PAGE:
Blues On The Downbeat: ODDS AGAINST TOMORROW (United Artists 1959)

cracked rear viewer

Desperate men commit desperate acts, and the three protagonists of ODDS AGAINST TOMORROW are desperate indeed in this late entry in the film noir cycle. This is a powerful film that adds social commentary to the usual crime and it’s consequences plot by tainting one of the protagonists with the brush of racism. Robert Wise, who sharpened his skills in the RKO editing room, directs the film in a neo-realistic style, leaving the studio confines for the most part behind, and the result is a starkly lit film where the shadows of noir only dominate at night.

But more on Wise later… first, let’s meet our three anti-heroes. We see Earle Slater (Robert Ryan ) walking down a New York street bathed in an eerie white glow (Wise used infra-red film to achieve the effect). Slater’s a fish out of water, a transplanted Southerner drifted North, a loser and loose cannon…

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Scenes That I Love: Happy Birthday, Sam Elliott!

Today is the 73rd birthday of the perennially underrated actor, Sam Elliott!

Sam’s been acting for longer than I’ve been alive.  He’s been in a ton of good movies and he’s given some truly iconic performances and yet, with all that in mind, he still seems to be strangely underrated.  At the very least, he deserved an Oscar nomination for his performance in last year’s The Hero.   There’s some speculation that he might get one this year for his role in A Star is Born.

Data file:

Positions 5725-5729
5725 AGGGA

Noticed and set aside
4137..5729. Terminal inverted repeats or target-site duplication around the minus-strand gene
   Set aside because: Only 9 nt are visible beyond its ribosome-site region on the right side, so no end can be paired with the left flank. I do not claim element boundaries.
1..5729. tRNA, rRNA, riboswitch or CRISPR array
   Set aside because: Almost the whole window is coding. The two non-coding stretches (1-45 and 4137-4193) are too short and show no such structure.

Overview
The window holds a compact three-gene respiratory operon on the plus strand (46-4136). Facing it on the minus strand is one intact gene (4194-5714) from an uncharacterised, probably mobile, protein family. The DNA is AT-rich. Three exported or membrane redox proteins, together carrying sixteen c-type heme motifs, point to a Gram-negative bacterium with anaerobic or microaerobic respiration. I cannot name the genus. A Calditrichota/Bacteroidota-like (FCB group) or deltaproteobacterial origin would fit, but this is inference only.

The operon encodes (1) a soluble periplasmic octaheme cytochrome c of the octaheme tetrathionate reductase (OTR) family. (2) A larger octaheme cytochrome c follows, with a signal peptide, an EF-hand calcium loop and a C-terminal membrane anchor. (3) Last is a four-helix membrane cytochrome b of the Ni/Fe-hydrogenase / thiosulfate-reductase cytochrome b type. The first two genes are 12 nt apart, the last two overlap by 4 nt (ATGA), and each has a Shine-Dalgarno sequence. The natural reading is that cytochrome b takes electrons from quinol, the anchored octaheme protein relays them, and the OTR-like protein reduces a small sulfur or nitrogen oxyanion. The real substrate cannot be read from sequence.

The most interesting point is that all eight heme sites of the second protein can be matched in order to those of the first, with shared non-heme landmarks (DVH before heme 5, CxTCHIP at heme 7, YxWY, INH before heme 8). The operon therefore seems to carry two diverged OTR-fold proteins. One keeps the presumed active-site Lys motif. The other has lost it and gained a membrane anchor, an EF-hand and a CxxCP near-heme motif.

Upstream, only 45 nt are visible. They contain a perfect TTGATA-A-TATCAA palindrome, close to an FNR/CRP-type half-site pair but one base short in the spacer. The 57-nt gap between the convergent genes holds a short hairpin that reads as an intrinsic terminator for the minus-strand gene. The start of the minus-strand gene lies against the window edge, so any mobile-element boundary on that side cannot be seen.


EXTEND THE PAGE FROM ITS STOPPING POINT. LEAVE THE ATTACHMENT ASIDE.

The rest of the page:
With all that said, most people seem to know Sam Elliott best for playing The Stranger in 1998’s The Big Lebowski.  So, with that in mind, here’s a scene I love featuring Sam Elliott from that very film!

Sam Elliott abides.

Music Video of the Day: Sacred Emotion by Donny Osmond (1989, directed by Michael Bay)

I don’t know what amuses me more about this video, the fact that it suggests Donny Osmond can bring rain to the desert or that it was directed by the master of bombast, Michael Bay?

This song was the second single to be released off of Osmond’s 1989 album, Donny Osmond, and it was a part of an attempt to rebrand Osmond as a contemporary rocker.  Despite the popularity of both this song and Soldier of Love, that attempt failed because once an Osmond, always an Osmond.

The video is pure Michael Bay.  Donny, several hot women, and a group of construction workers drive out to the middle of the desert.  While Donny looks over blue prints and gives orders, the models and the day laborers start carrying boards and hammering nails.  Are they building a house or a temple?  No, it turns out that they’re building a stage so that Donny can perform in front of an audience that spontaneously shows up.  Donny does such a good job performing that it starts to rain and the video goes from being in black and white to being in color.  Bay directs with the same style that he would later bring to Armageddon and the Transformers franchise, except that instead of meteors and robots, he’s showcasing Donny Osmond.

It would be easy to mistake this video for being the most wholesome beer commercial ever made.